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  1. #1
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    Roval CLX64 vs Zipp 404 in the tunnel....

    Has anyone seen any data on this besides Specialized cryptic marketing verbiage?
    I keep trying to cross reference various tests because I'm pretty skeptical that the rovals are faster, but there's not a lot out there.
    The main thing that seems missing is actual straight up comparison during the same test with at least a neutral observer present.
    It makes me pretty suspicious when Specialized let Blather about Bikes in for lengthy tunnel testing with a host of different brands wheels and tires but but somehow conveniently left out the most obvious for comparison, the 404FC.
    There is a British tri publication that tested them and several others and thoroughly panned the Rovals, but their test sounded like it was on an outdoor course and not very scientific at all.

  2. #2
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    Knight 65 is faster than both.
    use a torque wrench

  3. #3
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    How could that possibly be?

    Quote Originally Posted by MMsRepBike View Post
    Knight 65 is faster than both.
    After all, there's this from slowtwitch's venge vias rollout story... when the writer asked why Specialized settled on 64mm for the CLX64 rather than 65mm: "The lead developer responded with a matter-of-fact, 'Because the 64mms tested faster than the 65mms.'"

    So that seems pretty clear, Specialized says that 64mm wheels are always faster than 65mm. It MUST be true.
    ;-)

  4. #4
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    Here's an independent test done recently with the CLX64s included.

    They pretty much failed. Very flexy, poor profile that's hard on the user, and poor performance both on the road and in the tunnel.

    An updated version is on the way from Roval, and frankly it can't come soon enough.
    use a torque wrench

  5. #5
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    Thanks, that's really interesting. Kind of wishing it wasn't tri-centric, with so many ultra-deep wheels, but it's hard to argue with anything except maybe the tunnel results. It sounds like they MIGHT have used a tire that screws up the Roval's aerodynamic profile. It only takes a small issue with tire shape to pretty much destroy the flow attachment to the wheel, especially off-axis like this.
    I realize they were using the same tire for everything except one, but that doesn't mean the tire shape would have been the same... he actually says the wheel pushed the tire width out to what, 29mm?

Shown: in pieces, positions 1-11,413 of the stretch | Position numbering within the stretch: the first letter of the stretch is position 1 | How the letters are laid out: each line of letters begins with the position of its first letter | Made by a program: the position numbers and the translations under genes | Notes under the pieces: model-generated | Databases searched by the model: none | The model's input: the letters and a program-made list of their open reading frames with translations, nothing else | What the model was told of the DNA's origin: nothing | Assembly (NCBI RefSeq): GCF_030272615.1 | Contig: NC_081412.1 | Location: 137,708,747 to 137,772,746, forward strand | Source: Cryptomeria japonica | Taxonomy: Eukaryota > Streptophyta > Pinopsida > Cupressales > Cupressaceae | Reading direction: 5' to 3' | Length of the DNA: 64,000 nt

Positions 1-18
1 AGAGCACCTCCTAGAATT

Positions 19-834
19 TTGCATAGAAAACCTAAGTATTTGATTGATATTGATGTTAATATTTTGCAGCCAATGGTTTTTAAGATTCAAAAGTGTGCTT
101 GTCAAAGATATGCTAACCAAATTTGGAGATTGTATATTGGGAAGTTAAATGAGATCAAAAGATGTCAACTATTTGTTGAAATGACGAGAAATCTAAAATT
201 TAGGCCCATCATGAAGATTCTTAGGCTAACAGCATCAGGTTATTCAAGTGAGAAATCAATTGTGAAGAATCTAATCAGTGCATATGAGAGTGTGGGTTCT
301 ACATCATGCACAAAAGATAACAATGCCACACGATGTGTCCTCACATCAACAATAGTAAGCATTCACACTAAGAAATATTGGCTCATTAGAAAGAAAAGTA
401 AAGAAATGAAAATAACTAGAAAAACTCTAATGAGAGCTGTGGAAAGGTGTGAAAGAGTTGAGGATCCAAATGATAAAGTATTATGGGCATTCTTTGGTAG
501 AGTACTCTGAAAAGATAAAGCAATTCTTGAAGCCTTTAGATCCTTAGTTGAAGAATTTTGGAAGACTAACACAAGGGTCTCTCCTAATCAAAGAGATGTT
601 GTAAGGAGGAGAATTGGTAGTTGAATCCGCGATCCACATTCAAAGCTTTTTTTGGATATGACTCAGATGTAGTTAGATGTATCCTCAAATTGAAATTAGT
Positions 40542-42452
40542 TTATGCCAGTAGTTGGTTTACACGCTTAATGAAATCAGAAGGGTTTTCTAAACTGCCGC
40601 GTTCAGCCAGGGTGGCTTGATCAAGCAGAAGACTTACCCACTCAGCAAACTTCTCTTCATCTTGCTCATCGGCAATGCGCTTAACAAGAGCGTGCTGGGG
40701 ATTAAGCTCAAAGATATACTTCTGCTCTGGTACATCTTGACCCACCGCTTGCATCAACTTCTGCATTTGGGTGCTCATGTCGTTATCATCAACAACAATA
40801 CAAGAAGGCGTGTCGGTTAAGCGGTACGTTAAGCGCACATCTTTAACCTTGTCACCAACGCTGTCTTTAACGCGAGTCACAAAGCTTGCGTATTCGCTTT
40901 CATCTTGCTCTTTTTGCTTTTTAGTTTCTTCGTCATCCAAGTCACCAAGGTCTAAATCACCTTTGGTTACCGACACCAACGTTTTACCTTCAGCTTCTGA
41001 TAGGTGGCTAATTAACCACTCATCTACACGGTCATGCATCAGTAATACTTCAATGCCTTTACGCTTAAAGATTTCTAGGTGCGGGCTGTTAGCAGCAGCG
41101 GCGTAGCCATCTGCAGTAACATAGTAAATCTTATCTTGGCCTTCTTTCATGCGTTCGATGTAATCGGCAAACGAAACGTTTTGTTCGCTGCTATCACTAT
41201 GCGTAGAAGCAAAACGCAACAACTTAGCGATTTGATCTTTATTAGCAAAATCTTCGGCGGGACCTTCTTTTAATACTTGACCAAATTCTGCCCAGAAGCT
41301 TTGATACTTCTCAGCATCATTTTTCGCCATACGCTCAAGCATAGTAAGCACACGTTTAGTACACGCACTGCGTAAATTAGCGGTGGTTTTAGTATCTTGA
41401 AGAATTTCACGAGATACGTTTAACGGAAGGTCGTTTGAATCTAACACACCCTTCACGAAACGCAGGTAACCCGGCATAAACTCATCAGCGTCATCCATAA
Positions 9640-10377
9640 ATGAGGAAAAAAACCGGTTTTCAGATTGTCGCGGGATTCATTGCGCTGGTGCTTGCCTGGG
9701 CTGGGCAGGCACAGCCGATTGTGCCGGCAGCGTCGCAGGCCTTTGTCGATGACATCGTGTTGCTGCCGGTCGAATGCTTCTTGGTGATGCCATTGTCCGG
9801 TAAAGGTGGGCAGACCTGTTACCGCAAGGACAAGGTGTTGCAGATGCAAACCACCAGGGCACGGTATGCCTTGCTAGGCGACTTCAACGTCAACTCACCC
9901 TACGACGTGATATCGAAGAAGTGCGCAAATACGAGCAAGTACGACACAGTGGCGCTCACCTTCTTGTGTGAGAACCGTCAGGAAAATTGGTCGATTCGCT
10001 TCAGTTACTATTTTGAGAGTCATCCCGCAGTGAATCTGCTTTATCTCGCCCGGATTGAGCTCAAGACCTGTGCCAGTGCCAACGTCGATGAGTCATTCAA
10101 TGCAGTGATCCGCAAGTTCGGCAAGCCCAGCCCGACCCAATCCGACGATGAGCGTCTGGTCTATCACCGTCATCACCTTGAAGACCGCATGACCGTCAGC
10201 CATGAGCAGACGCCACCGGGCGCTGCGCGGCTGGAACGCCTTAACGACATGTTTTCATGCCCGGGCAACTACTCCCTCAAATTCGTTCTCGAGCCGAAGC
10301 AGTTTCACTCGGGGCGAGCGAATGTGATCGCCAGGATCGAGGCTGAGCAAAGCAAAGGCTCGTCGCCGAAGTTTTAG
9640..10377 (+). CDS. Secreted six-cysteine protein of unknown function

I can't picture that working. I would only run with with a 23mm gp4000s, which generally tests pretty well in the tunnel, or the s-works turbo 24mm, which is a known quantity with the wheels.
    Really interesting test though....

  6. #6
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    Quote Originally Posted by thumper8888 View Post
    After all, there's this from slowtwitch's venge vias rollout story... when the writer asked why Specialized settled on 64mm for the CLX64 rather than 65mm: "The lead developer responded with a matter-of-fact, 'Because the 64mms tested faster than the 65mms.'"

    So that seems pretty clear, Specialized says that 64mm wheels are always faster than 65mm. It MUST be true.
    Ah, that silly millimeter. It works for cigarettes too, right?

  7. #7
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    I just listened to that video again, more carefully. Something smells... I think they need to take it down.
    For starters, the chart for drag appears to be in grams. So... he says the CLX is 14 watts down on the best wheels at 5 degrees and 25 watts down at 12.5
    That really, really starts to ring an alarm bell about the data... its hard to imagine a wheel that shape being that far off at 5 degrees. Shapes really get tricky after that, and out to 12 or 15 degrees, yeah, there can be big differences. But 25 doesn't pass the smell test either.
    Then, if you stop the video and READ the chart -- if it is in grams -- then the CLX is off 35 grams from the best wheel in the test at 5 degrees and 14 grams at 12.5 degrees.
    That should translate to 3.5 watts slower than a much deeper wheel set at 5 degrees and 1.4 watts slower at 12.5 degrees, which is a pretty positive result vs a wheel set thats 6 mm deeper in the front and 16mm deeper in the rear.
    If Im right about this, he needs to completely reassess his results.
    It's not the order they finished in the wind tunnel that should be important, it's the drag and behavior on the road. And a finish that close to the much more expensive ENVEs is pretty good. Dunno about the handing in gusts, that might be a legit thing, but he needs to go up and down the list and assess that vs the much smaller true differences in watts.